Tabula rasa in an essay concerning human understanding

The next step in the development of Empiricism was Logical Empiricism (or Logical Positivism ), an early 20th Century attempt to synthesize the essential ideas of British Empiricism (a strong emphasis on sensory experience as the basis for knowledge) with certain insights from mathematical logic that had been developed by Gottlob Frege , Bertrand Russell and Ludwig Wittgenstein . This resulted in a kind of extreme Empiricism which held that any genuinely synthetic assertion must be reducible to an ultimate assertion (or set of ultimate assertions) which expresses direct observations or perceptions .

Edmund Gettier called into question the theory of knowledge and the traditional definition of knowledge. Gettier's argument is that there are situations in which one's belief may be justified and true, yet fail to count as knowledge. He contended that while justified belief in a true proposition is necessary for that proposition to be known, it is not sufficient. According to Gettier, there are certain circumstances in which one does not have knowledge, even when all of the above conditions are met. Gettier proposed two thought experiments, which have come to be known as "Gettier cases," as counter examples to the classical account of knowledge. He argued it is possible to arrive at an assumption based on belief which is deemed justified, but happens to be true only by chance, because the outcome was predicted for the wrong reason and so can't be classed to be knowledge.

Still, the beach isn’t quite the same as the sea, as Rachel Carson suggested in  The Sea Around Us , a lyrical natural history of the world’s oceans. “The boundary between sea and land is the most fleeting and transitory feature of the earth,” Carson wrote. This elusiveness helps explain why the beach hasn’t, until recently, had a history, despite being a global phenomenon. Nineteenth-century Europeans went in search of uncrowded, “unspoiled” shores in their colonial empires. Beach resorts multiplied along the coasts of North and South America over the course of the 20th century. To be sure, each stretch of sand has its own history; a political and social context with its own dynamics of gender, race and class. But everywhere modernity went, it contributed to the rise of a global “pleasure periphery,” places beyond the boundaries of quotidian life dedicated to the pursuit of health and leisure. On the beach, Rachel Carson saw “the history of the earth” in “every grain of sand.” Her words are a reminder that beach has a history; one that might soon disappear.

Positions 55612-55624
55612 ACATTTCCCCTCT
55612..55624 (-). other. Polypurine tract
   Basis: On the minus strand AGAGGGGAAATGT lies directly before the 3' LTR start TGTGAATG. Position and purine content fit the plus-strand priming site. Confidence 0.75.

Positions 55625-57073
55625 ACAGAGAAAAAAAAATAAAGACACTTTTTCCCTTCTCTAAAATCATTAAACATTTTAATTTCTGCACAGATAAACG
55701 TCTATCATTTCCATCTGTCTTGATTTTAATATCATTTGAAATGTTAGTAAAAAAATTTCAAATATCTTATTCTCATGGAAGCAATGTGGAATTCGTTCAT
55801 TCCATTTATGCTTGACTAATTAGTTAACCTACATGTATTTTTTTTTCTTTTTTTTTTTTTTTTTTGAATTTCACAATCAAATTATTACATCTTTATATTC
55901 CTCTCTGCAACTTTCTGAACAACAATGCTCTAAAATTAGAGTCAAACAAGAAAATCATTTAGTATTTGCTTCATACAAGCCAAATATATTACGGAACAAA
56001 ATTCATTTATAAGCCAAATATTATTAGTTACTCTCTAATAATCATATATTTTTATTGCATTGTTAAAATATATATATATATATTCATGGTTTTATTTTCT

The actual process of then producing the final images came to be more like film-making than conventional illustration. Realising the importance of consistency over multiple panels, coupled with a stylistic interest in early photographs, I physically constructed some basic ‘sets’ using bits of wood and fridge-box cardboard, furniture and household objects. These became simple models for drawn structures in the book, anything from towering buildings to breakfast tables. With the right lighting, and some helpful friends acting out the roles of characters plotted in rough drawings, I was able to video or photograph compositions and sequences of action that seemed to approximate each scene. Selecting still images, I played with these by digitally, distorting, adding and subtracting, drawing over the top of them, and testing various sequences to see how they could be ‘read’. These became the compositional references for finished drawings that were produced by a more old-fashioned method – graphite pencil on cartridge paper. For each page of up to twelve images, the whole process took about a week… not including any rejects, of which there were several.

Tabula rasa in an essay concerning human understanding

tabula rasa in an essay concerning human understanding

The actual process of then producing the final images came to be more like film-making than conventional illustration. Realising the importance of consistency over multiple panels, coupled with a stylistic interest in early photographs, I physically constructed some basic ‘sets’ using bits of wood and fridge-box cardboard, furniture and household objects. These became simple models for drawn structures in the book, anything from towering buildings to breakfast tables. With the right lighting, and some helpful friends acting out the roles of characters plotted in rough drawings, I was able to video or photograph compositions and sequences of action that seemed to approximate each scene. Selecting still images, I played with these by digitally, distorting, adding and subtracting, drawing over the top of them, and testing various sequences to see how they could be ‘read’. These became the compositional references for finished drawings that were produced by a more old-fashioned method – graphite pencil on cartridge paper. For each page of up to twelve images, the whole process took about a week… not including any rejects, of which there were several.

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